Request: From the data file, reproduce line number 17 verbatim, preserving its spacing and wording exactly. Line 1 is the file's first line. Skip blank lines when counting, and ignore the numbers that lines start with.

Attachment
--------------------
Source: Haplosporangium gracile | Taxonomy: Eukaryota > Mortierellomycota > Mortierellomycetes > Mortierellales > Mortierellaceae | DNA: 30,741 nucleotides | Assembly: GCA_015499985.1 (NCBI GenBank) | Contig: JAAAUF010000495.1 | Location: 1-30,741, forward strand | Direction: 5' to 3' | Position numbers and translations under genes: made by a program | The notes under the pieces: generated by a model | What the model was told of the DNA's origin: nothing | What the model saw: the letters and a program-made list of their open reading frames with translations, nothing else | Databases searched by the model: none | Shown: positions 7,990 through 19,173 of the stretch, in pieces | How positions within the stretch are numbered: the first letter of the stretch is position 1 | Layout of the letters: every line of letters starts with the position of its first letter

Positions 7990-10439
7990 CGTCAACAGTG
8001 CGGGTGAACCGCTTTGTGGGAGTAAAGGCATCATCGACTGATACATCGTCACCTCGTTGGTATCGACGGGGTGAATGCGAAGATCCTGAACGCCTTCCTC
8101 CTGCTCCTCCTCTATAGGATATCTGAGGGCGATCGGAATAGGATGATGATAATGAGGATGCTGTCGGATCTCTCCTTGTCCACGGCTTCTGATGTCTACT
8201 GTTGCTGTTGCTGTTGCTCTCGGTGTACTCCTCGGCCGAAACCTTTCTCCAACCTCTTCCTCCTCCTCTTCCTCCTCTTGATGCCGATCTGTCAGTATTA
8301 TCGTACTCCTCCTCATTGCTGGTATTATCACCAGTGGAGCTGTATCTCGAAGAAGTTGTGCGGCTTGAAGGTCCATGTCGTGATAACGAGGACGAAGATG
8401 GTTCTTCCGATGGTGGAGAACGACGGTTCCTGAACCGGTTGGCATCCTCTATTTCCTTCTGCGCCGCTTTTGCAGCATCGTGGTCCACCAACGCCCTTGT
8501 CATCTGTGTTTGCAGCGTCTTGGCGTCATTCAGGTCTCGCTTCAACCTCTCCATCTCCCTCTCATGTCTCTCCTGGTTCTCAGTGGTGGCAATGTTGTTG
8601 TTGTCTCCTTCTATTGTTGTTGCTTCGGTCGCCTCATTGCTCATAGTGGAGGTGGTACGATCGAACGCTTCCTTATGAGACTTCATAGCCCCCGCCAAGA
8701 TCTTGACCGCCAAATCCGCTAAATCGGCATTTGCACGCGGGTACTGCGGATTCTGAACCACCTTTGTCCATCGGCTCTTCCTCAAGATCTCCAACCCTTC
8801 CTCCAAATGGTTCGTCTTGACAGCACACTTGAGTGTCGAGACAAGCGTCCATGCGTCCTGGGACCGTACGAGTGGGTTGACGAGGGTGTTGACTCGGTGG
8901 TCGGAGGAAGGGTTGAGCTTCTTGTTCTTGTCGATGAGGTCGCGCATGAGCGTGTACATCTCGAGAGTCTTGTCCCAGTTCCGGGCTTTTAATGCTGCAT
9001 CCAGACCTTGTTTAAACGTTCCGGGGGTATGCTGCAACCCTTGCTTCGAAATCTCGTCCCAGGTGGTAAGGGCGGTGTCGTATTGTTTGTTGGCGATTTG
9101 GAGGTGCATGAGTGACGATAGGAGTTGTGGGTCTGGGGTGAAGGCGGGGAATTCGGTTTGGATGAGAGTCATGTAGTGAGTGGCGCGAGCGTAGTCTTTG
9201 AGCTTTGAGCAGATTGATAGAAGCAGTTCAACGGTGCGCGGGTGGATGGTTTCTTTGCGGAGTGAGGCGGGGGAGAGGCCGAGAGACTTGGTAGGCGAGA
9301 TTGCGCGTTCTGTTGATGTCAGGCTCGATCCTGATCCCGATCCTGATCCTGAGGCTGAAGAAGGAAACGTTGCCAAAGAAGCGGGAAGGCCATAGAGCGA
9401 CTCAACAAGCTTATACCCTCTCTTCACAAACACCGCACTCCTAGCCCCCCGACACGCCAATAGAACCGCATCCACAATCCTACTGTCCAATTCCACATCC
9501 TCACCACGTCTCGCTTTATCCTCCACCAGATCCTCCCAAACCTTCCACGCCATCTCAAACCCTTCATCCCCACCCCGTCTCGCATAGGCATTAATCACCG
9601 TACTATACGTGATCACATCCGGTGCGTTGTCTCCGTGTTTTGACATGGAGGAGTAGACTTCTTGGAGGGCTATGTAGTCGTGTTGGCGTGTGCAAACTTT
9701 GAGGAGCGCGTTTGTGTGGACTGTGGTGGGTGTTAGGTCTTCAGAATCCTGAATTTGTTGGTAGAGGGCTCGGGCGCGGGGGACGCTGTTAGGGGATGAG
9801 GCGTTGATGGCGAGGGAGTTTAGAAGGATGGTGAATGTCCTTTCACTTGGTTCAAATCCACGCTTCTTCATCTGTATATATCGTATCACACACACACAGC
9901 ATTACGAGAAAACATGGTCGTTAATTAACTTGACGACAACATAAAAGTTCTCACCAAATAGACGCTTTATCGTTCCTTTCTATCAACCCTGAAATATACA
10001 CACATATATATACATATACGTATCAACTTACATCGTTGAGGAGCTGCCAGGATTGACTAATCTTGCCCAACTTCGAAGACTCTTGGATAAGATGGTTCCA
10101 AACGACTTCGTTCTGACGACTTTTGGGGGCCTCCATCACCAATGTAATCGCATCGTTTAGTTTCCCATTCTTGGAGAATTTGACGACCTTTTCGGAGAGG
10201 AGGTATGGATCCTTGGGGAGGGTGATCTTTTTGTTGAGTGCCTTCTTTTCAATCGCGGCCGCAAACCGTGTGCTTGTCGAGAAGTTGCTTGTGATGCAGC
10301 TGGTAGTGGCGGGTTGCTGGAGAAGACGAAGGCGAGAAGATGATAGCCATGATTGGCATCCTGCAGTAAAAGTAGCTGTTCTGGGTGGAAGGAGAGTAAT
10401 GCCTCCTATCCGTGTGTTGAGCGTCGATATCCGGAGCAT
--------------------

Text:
9301 TTGCGCGTTCTGTTGATGTCAGGCTCGATCCTGATCCCGATCCTGATCCTGAGGCTGAAGAAGGAAACGTTGCCAAAGAAGCGGGAAGGCCATAGAGCGA